- Museum of Agricultural Culture and Traditions – Being on top of a mountain, San Marino may seem like an unlikely spot for farming, but it does actually have an impressive agricultural heritage. The San Marino agricultural museum is set in the House of Fabrica in Montecchio, an old patronal house from the mid-1700’s. It is furnished to recreate the daily lives of farm families around Mount Titano.
- Coin and Stamp Museum – A must-visit for any philatelist and coin collector, the San Marino Coin & Stamp Museum is housed in the church at Borgo Maggiore. Items on display include special commemorative stamps issued by the republic since the mid-19th century and coins minted since 1862, including limited edition gold coins for collectors.
2. Visit Castle Towns
Surrounding the capital city of San Marino are a number of small towns scattered on the cliff side, each one with a castle of their own. Most offer amazing views of the countryside and of Mount Titano, and some have fascinating histories:
- Domagnano – previously known as Montelupo (mountain of wolves), it played a significant part in the war between San Marino and the Malatesta of Rimini. It is also where the “Domagnano Treasure” was found
- Faetano, which was once a territory of Malatesta, but was taken over by San Marino. They also managed to capture the Malatesta castle in Fiorentino.
- Montegiardino – a town that dates back to the Roman era, and has one of the most beautiful castles.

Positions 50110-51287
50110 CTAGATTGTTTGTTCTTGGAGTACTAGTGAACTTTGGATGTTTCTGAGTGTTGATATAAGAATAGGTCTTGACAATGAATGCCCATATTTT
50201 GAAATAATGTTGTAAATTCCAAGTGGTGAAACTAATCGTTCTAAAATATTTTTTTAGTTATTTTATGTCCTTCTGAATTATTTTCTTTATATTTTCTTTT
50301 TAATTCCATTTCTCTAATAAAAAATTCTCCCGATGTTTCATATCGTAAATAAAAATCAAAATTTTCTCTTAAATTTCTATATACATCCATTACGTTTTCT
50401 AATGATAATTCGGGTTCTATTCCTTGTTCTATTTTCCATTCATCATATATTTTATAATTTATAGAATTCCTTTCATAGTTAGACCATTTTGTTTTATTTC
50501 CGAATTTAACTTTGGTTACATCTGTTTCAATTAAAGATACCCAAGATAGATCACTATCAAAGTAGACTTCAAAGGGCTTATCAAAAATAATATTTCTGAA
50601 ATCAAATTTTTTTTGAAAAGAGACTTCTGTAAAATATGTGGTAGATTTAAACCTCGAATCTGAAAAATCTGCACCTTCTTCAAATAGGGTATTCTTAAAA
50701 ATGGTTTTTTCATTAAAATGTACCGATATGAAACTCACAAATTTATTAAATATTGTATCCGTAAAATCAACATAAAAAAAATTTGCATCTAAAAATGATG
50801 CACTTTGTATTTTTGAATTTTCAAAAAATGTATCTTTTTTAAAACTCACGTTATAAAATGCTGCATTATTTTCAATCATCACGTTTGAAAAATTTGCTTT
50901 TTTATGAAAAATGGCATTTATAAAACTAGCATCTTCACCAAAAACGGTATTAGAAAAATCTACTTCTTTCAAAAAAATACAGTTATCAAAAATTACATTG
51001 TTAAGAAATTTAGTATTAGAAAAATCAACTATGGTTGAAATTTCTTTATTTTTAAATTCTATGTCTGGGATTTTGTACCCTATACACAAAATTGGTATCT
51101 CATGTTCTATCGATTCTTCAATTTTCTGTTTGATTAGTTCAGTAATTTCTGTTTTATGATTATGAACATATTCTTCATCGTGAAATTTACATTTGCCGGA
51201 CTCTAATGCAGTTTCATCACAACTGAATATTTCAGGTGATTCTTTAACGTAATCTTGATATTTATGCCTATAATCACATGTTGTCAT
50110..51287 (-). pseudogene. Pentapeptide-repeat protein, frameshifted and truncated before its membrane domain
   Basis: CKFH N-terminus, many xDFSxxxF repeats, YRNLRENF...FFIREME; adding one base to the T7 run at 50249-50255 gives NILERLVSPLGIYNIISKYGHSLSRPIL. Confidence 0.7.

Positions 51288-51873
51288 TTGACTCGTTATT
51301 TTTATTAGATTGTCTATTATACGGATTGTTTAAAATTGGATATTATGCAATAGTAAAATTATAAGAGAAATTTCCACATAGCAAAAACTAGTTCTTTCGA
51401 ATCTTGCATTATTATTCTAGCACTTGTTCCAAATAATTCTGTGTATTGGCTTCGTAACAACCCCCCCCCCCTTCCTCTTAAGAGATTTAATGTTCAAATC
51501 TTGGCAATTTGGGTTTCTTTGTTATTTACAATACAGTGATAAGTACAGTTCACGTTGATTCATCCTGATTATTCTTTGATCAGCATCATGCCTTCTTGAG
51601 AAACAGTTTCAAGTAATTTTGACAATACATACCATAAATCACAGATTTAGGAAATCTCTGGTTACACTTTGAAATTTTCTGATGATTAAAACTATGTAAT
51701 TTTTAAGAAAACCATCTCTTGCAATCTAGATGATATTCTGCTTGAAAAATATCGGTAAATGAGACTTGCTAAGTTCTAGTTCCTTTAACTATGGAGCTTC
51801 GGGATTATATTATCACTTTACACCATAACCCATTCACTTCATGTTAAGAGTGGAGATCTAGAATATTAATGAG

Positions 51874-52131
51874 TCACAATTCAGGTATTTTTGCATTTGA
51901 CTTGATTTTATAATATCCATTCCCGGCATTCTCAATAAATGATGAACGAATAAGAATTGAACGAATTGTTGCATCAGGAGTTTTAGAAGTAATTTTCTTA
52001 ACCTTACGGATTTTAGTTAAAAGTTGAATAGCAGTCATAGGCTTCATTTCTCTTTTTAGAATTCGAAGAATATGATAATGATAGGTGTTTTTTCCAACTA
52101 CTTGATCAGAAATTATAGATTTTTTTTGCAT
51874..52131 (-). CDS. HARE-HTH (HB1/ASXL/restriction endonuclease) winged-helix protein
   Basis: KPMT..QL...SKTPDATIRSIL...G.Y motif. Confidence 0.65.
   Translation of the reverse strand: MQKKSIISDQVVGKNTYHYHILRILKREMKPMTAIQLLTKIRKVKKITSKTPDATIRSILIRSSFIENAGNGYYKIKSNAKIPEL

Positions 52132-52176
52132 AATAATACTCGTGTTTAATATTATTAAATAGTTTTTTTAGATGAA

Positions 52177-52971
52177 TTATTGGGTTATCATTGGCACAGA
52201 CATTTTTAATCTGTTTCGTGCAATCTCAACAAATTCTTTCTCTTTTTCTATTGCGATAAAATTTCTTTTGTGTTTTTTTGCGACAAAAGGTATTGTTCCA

- Borgo Maggiore and Serravalle – both formerly small villages that have grown into important residential centers of San Marino.
Where to Stay in San Marino
For those who wish to enjoy more of the amazing views and tranquility on the mountaintop, an overnight stay in San Marino is highly recommended. Here are your options:
Hotel Joli – Featuring panoramic views of San Marino and Montefeltro countryside, Hotel Joli is only 300 metres from the entrance to the historical center. Rooms are air-conditioned with free WiFi, a satellite TV, mini bar and pink-marble private bathroom. Some have a balcony with views of the city or the mountains. From EUR 49 for a Single Room with breakfast.
La Grotta – The 3-star hotel is set in San Marino’s center, a few metres away from Piazza della Liberta. All rooms are air-conditioned, soundproofed, carpeted, and equipped with a TV, a desk, and a private bathroom. From EUR 86 for a Deluxe Double or Twin Room with breakfast.
Titano Suites – This luxury hotel is set in a 19th-century building 200 m from Palazzo Pubblico Palace and the Basilica of St Marino. The rooms and suites are all air-conditioned, soundproofed and come with a satellite TV, mini bar, and private bathroom. Guests have access to a fitness and wellness center 200 m from the property. A restaurant and snack bar are available on site. From EUR 200 for a Junior Suite with breakfast.
San Marino may be small and not as popular as its bigger neighbor, but it does have its own charms. To me, the biggest draw was the unique location of the country — on top of a mountain in the middle of Italy. Its cute size was another.
On top of that, San Marino Historic Center and Mount Titano have also joined the ranks as a UNESCO World Heritage Site since 2008.
So if you’re in Italy, be sure to set aside at least one day to pay a visit to this extraordinary republic. You won’t regret it.
Which underrated / relatively unknown European countries have you visited? Let me know in the comment section below.